Minister known for his work combating Glasgow's gang wars

Born: June 11, 1922;

Died: May 6, 2018

REVEREND William Duncan Crombie, who has died aged 95, was always more concerned for others than for himself and he took a genuine interest in the lives of all around him; when asked how he was faring he generally responded with “hinging the gither”. He enjoyed nothing better than sharing stories, jokes and having a sing song with anyone who had time to spare.

Born in Milngavie in 1922, he remembered a happy childhood where he ran free in the surrounding countryside. His father, also William Duncan, was an engineering draughtsman who designed steam trains but during the war, worked on Spitfires at St Rollox in Springburn. His mother Mary looked after Bill and his brothers Lawrence and James.

Bill attended Milngavie Primary school. At aged 8 he contracted diphtheria and spent several months in hospital. After this, his mother proclaimed that he was a delicate child who should not be allowed to take part in rough activities. His so-called delicate disposition didn’t stop him from youth hostelling around Scotland on his own at age 14 and aged 17 just making it back from touring Europe on his own by rail the day before war broke out in 1939.

At Bearsden Academy he was an academic student, gaining the George 5th medal. He went to Glasgow University and gained an honours degree in philosophy and then undertook his bachelor of divinity degree. He founded the University Mountaineering Club and was president of the Dialectic Society in 1943 and then president of the Students Representative Council in 1946.

Summer months were spent helping with the war effort doing farming work on the east coast, and he was an ambulance attendant at the Clydebank Blitz. That left a lasting impression on him and he spoke of the streams of people walking up the Kilbowie Road with no homes to go to. He wanted to join up when war broke out but his older brother who was a pilot in the RAF discouraged him. James was killed in action in 1942 whilst bombing the well protected German U Boat Pens off the west coast of France.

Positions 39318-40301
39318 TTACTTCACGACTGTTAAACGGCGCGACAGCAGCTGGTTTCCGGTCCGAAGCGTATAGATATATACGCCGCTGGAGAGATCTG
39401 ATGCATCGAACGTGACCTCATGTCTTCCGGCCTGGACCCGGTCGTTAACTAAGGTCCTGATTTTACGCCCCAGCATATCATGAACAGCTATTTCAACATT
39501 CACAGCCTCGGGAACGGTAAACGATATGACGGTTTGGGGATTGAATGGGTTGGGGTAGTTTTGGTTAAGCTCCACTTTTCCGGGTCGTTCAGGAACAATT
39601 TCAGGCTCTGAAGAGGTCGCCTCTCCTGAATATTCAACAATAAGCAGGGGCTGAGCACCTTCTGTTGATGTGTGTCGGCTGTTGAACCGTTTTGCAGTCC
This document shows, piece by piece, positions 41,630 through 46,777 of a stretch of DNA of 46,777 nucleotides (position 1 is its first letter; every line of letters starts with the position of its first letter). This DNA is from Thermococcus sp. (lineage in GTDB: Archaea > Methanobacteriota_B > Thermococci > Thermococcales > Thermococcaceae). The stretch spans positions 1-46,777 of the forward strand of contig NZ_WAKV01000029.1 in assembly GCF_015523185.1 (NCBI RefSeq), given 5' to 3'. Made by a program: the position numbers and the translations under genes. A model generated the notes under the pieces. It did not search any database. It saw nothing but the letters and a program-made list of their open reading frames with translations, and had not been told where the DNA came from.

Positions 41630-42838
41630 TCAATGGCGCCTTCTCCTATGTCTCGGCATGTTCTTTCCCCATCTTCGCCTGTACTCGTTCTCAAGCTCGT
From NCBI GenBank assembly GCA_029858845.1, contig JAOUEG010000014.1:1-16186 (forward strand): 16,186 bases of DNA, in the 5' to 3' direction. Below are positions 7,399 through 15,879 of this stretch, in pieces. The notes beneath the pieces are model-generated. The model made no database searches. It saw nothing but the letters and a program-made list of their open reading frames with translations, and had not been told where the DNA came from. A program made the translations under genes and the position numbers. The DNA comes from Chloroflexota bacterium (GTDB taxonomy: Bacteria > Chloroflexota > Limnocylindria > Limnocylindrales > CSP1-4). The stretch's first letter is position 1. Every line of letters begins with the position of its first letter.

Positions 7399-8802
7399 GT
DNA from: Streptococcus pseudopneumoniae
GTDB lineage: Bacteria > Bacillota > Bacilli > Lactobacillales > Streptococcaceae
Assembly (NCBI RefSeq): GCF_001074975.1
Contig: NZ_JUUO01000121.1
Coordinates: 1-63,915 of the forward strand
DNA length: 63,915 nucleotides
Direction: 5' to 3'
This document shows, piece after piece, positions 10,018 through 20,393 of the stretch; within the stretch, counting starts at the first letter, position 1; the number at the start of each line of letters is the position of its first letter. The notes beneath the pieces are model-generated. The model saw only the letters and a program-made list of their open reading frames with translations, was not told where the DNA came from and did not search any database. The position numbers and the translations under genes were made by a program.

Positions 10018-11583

In 1947 Bill became an assistant minister at new Kilpatrick Church in Bearsden and renewed his friendship with Margaret, whom he had known at school. He often told the story that romance followed when he saw the beautiful girl in the church choir and decided that he would marry her. They were married in 1948.

In November 1947 Bill was called to his first charge at Townhead Church in Dumfries. He was only in Dumfries for a few years but he made a big impact on the town as an enthusiastic young minister with new ideas.

He then spent four years as an army chaplain, firstly, with the Gordon Highlanders in Malaysia during the Emergency and then with the Argyll and Sutherland Highlanders in British Guiana.

His interest in youth work developed when he returned from the army and took up his parish ministry in the Macmillan Calton Church in 1955, where he was to stay for over 30 years, living in the manse in Dennistoun.

In the 60s, the Calton was "Tongland” and gang warfare was rife. The churches and Bill’s response to this was to form the ground breaking Calton Youth Club. The aim of the club was to take young people off the streets and give them purposeful activities. His church which sat across the road from the Barras “attracted many dynamic young ministers to work as Bill’s assistants. Many social workers also cut their teeth there.

Ministering in this part of Glasgow suited Bill’s concerns about the inequalities of life. Poverty, poor life expectancy and rising drug abuse featured much in his ministry.

In the late 1960s he attempted to form a professional association for ministers but the idea was ahead of its time and did not come to fruition.

He also served as chaplain at Belvedere and Stobhill hospitals and at Lowmoss Prison. He retired from full time ministry in 1987 but continued to preach until finally hanging up his robes at aged 80.

Bill and Margaret moved to Bearsden on retirement and enjoyed having family nearby and focusing their activities and worship around New Kilpatrick Church.

He enjoyed several hobbies; he played the violin in the Glasgow Senior Citizens orchestra and sailed his yacht at Rhu. He was a writer of newspaper articles, and a Burns scholar. He was chair of Bearsden North Community Council and a member of the Milngavie and Bearsden Ramblers.

He is survived by Margaret, his wife of nearly 70 years and his daughters Maryanne and Elizabeth, five grandchildren and three great grandsons.